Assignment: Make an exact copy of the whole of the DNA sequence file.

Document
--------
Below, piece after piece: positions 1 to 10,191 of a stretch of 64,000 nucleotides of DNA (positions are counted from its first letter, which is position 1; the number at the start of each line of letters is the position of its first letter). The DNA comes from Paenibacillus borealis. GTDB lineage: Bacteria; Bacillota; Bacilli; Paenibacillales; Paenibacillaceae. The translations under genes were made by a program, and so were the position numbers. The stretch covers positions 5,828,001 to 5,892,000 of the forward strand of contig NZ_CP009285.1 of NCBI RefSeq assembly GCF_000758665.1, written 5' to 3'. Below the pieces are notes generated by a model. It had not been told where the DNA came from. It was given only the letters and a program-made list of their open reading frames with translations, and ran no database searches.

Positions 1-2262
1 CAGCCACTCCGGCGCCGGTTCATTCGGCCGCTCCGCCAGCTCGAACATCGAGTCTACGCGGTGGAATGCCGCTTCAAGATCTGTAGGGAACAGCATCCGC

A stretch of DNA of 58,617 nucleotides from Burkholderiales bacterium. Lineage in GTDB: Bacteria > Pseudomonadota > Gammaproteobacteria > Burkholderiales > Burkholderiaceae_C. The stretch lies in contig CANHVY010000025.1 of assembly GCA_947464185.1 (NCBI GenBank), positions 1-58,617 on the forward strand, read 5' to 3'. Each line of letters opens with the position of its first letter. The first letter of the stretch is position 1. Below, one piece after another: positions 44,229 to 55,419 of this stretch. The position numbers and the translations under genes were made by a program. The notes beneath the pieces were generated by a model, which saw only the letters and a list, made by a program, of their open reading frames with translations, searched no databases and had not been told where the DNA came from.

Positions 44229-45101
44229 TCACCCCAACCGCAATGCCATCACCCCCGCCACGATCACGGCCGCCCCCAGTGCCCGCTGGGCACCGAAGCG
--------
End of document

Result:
Below, piece after piece: positions 1 to 10,191 of a stretch of 64,000 nucleotides of DNA (positions are counted from its first letter, which is position 1; the number at the start of each line of letters is the position of its first letter). The DNA comes from Paenibacillus borealis. GTDB lineage: Bacteria; Bacillota; Bacilli; Paenibacillales; Paenibacillaceae. The translations under genes were made by a program, and so were the position numbers. The stretch covers positions 5,828,001 to 5,892,000 of the forward strand of contig NZ_CP009285.1 of NCBI RefSeq assembly GCF_000758665.1, written 5' to 3'. Below the pieces are notes generated by a model. It had not been told where the DNA came from. It was given only the letters and a program-made list of their open reading frames with translations, and ran no database searches.

Positions 1-2262
1 CAGCCACTCCGGCGCCGGTTCATTCGGCCGCTCCGCCAGCTCGAACATCGAGTCTACGCGGTGGAATGCCGCTTCAAGATCTGTAGGGAACAGCATCCGC

A stretch of DNA of 58,617 nucleotides from Burkholderiales bacterium. Lineage in GTDB: Bacteria > Pseudomonadota > Gammaproteobacteria > Burkholderiales > Burkholderiaceae_C. The stretch lies in contig CANHVY010000025.1 of assembly GCA_947464185.1 (NCBI GenBank), positions 1-58,617 on the forward strand, read 5' to 3'. Each line of letters opens with the position of its first letter. The first letter of the stretch is position 1. Below, one piece after another: positions 44,229 to 55,419 of this stretch. The position numbers and the translations under genes were made by a program. The notes beneath the pieces were generated by a model, which saw only the letters and a list, made by a program, of their open reading frames with translations, searched no databases and had not been told where the DNA came from.

Positions 44229-45101
44229 TCACCCCAACCGCAATGCCATCACCCCCGCCACGATCACGGCCGCCCCCAGTGCCCGCTGGGCACCGAAGCG